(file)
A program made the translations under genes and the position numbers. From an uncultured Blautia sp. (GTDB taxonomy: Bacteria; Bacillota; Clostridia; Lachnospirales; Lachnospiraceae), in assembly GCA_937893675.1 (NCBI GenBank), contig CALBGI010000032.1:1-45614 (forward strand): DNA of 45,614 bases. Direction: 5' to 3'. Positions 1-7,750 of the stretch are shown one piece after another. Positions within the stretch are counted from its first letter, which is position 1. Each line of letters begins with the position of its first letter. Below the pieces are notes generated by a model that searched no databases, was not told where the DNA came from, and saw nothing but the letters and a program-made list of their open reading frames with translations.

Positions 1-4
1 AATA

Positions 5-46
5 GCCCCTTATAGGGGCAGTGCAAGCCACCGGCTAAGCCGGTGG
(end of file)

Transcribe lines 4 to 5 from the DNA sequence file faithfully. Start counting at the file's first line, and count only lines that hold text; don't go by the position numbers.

Positions 5-46
5 GCCCCTTATAGGGGCAGTGCAAGCCACCGGCTAAGCCGGTGG